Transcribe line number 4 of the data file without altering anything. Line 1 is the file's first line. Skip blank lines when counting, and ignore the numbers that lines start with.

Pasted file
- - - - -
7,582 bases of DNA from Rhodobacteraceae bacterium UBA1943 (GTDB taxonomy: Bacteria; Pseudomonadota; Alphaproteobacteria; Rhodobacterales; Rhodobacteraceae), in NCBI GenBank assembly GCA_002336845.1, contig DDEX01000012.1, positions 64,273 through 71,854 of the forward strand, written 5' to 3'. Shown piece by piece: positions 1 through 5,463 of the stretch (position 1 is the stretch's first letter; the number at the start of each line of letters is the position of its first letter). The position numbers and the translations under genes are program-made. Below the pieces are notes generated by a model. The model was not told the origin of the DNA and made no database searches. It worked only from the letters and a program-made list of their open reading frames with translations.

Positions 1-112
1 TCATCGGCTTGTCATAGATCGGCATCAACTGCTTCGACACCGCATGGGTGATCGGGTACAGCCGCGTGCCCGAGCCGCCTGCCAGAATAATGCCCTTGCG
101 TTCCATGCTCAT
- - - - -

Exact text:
101 TTCCATGCTCAT